Is it possible to schematize the brain of children to better understand how they manage emotions? That’s what Daniel Siegel, a neuroscientist, tried to do!
He perceives the brain as a 3-storey house.
The first floor is said to correspond to the brain of reflexes. By the way, we can say that it is the brain of survival. In this sense, it is concerned with blood pressure, heartbeat and breathing, among others. This so-called reptilian brain is the primitive brain. It’s the brainstem.
The second floor is that of emotions. This is where we find the amygdala. The role of the amygdala is to perceive the environment in search of danger. The amygdala responds to fear. When it perceives a danger, it provokes a stress response such as attack, flight or paralysis.
The third floor relates to the brain of reason. It’s the advanced brain that allows us to think and make decisions. This is the brain of so-called executive functions.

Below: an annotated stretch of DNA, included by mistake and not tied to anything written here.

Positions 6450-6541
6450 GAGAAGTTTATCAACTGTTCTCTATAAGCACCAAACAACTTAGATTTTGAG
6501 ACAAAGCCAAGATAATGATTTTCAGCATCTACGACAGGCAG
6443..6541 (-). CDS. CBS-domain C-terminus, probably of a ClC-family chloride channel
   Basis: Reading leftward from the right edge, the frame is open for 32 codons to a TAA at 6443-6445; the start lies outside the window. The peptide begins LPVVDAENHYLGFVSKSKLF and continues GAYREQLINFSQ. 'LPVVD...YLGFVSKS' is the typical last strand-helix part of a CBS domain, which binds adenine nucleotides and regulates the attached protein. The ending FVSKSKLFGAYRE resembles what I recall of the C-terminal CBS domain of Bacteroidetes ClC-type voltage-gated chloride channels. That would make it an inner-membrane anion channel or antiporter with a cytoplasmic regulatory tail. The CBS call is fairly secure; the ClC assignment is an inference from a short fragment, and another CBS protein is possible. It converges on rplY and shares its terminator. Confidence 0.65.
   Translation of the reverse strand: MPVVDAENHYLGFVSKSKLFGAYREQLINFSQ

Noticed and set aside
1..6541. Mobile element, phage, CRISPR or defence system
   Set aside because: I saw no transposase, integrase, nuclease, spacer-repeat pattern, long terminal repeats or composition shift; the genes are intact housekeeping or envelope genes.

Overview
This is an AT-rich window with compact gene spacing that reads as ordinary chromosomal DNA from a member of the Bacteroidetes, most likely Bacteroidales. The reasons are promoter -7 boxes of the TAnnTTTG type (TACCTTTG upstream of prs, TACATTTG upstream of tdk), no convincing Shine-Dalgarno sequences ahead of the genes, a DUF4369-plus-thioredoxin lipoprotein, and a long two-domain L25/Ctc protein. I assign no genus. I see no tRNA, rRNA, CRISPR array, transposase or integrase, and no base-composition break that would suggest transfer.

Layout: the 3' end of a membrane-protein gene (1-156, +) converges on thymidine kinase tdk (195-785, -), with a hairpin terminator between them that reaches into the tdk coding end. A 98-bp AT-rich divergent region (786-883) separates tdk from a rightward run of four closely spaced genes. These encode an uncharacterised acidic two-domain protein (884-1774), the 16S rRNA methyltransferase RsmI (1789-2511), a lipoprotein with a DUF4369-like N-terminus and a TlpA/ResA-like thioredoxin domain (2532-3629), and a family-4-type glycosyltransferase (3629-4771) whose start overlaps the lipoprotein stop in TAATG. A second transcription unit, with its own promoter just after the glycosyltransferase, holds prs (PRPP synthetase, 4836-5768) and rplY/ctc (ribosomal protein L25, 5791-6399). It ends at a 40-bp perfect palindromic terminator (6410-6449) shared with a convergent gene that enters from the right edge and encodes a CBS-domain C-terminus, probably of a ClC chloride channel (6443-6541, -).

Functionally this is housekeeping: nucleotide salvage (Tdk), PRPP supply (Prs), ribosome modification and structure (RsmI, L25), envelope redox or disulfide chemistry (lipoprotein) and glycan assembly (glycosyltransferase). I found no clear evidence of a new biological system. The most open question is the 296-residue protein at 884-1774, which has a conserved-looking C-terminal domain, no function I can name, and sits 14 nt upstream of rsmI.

To be effective, one must have access to the “superior” brain. Only, there is stress that blocks access to this area that allows thoughtful and planned execution.
As the brain has wired on the basis of movement, it seems like it’s a good idea to ask a child who is affected by stress to focus on breathing or moving.
It must also be said that, since the child has not acquired his motor patterns, it can be more difficult to perform well, namely that it is the acquisition of these basic movements that allows activate the reptilian brain, which ultimately leads to the activation of the so-called evolved brain.